You are currently browsing the daily archive for May 1, 2010.

Regarding the tiny, scenic, beautifully restored city park named Connors Park at Rush and Chestnut St., I recently strolled by with my wife in early evening, anticipating sitting for a few minutes under the stone trellis, only to find the benches there replaced by giant flower pots. Thanks Chicago for making the cute little park unusable by those of us who have enjoyed the area for many years.

In the following excerpt from Jamie Malanowski’s article on, we see  the “survelliance state,” — Great Britain — gone amuck. Before you program your I-Phone to tell all your friends where you are at any given moment, give this discussion a thought.

“Instead, the cameras catch people in the act of performing the kind of infraction that Gordon Brown committed—things that are embarrassing, things that should be ignored that instead cause tons of explanation, things that everybody does. Everyone in London seems to have heard a story like the one about the university security sweep that was aimed against car thieves but instead caught two faculty members snogging in the back seat of a sedan. That was an accidental discovery, but as it turns out, local governments, armed with souped-up surveillance capabilities invested in them with new anti-terror laws, have been targeting people suspected of littering, fishing illegally, dumping, and applying to a school outside their area of eligibility. Seeking al-qaeda, we found cow-tippers. Last January, documents were revealed that suggested that the South Coast partnership, a cooperative venture between the Kent Police and the Home Office, was planning to use unmanned spy drones of the type employed in Afghanistan, in policing the population. Hey, it’s not a black helicopter, but it’s close.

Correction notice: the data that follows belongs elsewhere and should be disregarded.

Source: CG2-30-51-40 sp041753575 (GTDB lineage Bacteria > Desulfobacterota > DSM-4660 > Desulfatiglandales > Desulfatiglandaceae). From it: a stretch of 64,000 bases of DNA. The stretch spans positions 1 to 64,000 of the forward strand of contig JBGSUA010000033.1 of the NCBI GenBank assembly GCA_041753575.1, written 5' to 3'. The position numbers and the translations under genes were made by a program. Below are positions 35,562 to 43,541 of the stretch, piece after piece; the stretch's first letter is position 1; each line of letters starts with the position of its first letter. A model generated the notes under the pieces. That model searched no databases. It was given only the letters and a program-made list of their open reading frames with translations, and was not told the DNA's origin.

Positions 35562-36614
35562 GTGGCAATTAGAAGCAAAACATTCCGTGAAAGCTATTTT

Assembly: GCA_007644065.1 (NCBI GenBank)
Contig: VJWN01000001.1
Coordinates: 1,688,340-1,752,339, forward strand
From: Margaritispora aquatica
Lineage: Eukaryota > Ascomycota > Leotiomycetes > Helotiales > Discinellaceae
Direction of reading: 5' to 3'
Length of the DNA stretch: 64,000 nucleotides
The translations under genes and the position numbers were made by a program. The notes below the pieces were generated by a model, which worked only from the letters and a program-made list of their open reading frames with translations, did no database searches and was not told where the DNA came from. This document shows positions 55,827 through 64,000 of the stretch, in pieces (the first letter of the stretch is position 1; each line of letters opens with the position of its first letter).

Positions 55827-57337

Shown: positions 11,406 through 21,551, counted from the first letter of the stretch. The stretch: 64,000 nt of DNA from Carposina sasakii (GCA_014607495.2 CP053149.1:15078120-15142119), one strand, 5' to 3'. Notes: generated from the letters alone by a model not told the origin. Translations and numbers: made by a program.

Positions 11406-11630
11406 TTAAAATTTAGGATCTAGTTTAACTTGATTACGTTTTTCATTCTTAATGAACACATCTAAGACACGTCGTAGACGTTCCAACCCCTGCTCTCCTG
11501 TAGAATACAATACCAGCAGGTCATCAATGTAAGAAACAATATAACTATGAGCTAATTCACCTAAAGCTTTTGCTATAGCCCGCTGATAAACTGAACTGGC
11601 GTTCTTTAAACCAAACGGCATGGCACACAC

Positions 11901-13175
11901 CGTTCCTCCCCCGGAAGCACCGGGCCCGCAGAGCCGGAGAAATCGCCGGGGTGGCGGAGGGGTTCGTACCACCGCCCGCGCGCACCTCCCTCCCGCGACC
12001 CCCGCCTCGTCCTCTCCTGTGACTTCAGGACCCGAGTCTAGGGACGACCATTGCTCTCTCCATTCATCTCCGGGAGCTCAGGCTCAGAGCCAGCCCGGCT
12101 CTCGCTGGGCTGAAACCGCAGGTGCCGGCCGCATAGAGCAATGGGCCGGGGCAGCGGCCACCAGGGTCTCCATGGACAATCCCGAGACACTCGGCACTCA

“And CCTV is just the beginning; British civil libertarians have been fighting other recent Labor Party initiatives include the institution of a biometric national ID card, the creation of a national DNA database, fitting all cars with tracking devices, and instituting systems for tracking all e-mails, phone calls and internet use. The glib line often cited to justify these measures is “If you have nothing to hide, you have nothing to fear.’’ But everybody’s got something to hide. If you don’t believe me, ask Gordon Brown.”

via Gordon Brown’s Ironic Demise: Surveilled on His Own Petard – Jamie Malanowski – Topic A, Among Others – True/Slant.

May 2010

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